Jamie Dimon says the banking crisis is not over and will cause 'repercussions for years to come'
Comment of the Day

April 04 2023

Commentary by Eoin Treacy

Jamie Dimon says the banking crisis is not over and will cause 'repercussions for years to come'

This article from CNBC may be of interest. Here is a section: 

"The recent failures of Silicon Valley Bank (SVB) in the United States and Credit Suisse in Europe, and the related stress in the banking system, underscore that simply satisfying regulatory requirements is not sufficient. Risks are abundant, and managing those risks requires constant and vigilant scrutiny as the world evolves," Dimon wrote. 

The JPMorgan CEO instead called for more forward-looking regulation. He pointed out that the held-to-maturity bonds that have become problems for many banks are actually highly rated government debt that scores well under current rules, and that recent stress tests did not game out a rapid rise in interest rates. 

"This is not to absolve bank management – it's just to make clear that this wasn't the finest hour for many players. All of these colliding factors became critically important when the marketplace, rating agencies and depositors focused on them," Dimon wrote.

He said that regulation should be "less academic, more collaborative" and that policymakers should be more wary of potentially pushing some financial services to nonbanks and so-called shadow banks.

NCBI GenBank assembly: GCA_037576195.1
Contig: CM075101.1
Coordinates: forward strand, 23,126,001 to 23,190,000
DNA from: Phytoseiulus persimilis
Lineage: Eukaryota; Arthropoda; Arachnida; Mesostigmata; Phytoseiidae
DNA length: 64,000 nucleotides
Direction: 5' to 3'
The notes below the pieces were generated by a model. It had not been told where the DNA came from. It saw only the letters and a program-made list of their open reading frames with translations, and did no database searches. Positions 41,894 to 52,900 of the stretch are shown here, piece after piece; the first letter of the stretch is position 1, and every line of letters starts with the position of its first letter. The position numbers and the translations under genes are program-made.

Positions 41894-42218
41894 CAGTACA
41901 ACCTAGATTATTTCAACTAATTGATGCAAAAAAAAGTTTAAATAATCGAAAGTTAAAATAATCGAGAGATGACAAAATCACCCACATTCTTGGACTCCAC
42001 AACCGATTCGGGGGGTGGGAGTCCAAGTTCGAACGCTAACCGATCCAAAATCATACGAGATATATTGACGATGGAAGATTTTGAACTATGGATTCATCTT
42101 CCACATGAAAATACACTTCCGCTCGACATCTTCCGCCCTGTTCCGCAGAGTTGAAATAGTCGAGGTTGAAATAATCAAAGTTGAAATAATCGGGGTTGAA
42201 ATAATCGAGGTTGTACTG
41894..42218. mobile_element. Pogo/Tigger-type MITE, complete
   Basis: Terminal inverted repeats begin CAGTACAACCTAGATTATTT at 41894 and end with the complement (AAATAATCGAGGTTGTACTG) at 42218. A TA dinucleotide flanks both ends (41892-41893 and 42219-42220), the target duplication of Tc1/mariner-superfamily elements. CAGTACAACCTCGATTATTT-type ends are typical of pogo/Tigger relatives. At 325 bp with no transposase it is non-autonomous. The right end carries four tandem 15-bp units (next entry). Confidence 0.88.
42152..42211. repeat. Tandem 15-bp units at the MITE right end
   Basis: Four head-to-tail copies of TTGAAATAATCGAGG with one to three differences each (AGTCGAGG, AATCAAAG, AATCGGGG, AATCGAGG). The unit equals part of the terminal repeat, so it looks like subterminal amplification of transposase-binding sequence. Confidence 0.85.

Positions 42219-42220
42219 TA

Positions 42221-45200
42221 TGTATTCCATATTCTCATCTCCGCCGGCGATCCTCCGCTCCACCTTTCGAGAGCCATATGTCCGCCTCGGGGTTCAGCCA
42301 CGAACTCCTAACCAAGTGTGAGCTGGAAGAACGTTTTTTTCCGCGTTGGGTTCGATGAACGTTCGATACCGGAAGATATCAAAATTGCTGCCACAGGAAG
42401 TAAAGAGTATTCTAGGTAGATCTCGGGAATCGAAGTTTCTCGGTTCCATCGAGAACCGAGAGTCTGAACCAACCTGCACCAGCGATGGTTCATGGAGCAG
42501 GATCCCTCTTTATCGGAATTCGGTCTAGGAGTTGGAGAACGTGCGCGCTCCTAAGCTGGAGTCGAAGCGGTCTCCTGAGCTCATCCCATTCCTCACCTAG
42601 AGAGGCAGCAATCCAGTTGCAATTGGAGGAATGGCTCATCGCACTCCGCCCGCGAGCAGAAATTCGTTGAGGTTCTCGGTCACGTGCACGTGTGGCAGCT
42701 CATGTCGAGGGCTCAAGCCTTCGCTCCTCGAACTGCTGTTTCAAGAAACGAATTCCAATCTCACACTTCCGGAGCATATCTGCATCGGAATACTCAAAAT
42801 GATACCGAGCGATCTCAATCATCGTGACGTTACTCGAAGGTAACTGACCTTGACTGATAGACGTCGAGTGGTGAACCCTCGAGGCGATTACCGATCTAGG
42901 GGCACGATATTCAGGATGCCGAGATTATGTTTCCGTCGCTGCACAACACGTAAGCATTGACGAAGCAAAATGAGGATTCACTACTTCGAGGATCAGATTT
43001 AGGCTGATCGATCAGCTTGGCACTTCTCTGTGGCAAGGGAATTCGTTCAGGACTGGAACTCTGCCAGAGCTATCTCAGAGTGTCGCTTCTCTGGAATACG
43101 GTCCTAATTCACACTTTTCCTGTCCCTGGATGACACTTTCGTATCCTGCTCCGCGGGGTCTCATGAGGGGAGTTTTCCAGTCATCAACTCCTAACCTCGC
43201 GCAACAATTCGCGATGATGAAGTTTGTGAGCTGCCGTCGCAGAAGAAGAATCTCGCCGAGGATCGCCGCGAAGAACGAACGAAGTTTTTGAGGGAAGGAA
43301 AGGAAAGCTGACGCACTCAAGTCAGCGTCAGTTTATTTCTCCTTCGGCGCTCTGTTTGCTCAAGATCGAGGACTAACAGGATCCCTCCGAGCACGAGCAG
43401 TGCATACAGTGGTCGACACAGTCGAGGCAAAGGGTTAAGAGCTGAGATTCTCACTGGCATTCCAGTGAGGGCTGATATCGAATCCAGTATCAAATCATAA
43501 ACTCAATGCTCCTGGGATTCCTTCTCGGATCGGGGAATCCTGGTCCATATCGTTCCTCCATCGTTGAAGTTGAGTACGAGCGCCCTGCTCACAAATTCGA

Eoin Treacy's view

Too often financial sector regulation focuses on placating retail investors who lost money in a crash. However, that does not negate the fact that commercial banking is a different business than investment banking. One is conservative and the other is based on risk taking. Merging them supplies the risk takers with a large base for leverage. That has allowed banks to balloon in size over the last twenty years. There is no appetite to reverse the process so tighter scrutiny of leverage mismatches need to be implemented and not least because government bonds were never risk free.

10-year yields continue to contract as the economy slows and inflationary fears morph into deflationary fears. That should at least improve the value of held to maturity assets on bank balance sheets but it raises the spectre of lower loan demand growth and/or lower credit quality borrowers at the same time.
The S&P500 Banks Index has failed to rebound and turned lower again today. The classic way to recapitalise the banking sector is with a sharply steeper yield curve spread. That would imply several hundred basis points of interest rates cuts which is only likely during a significant growth shock.  

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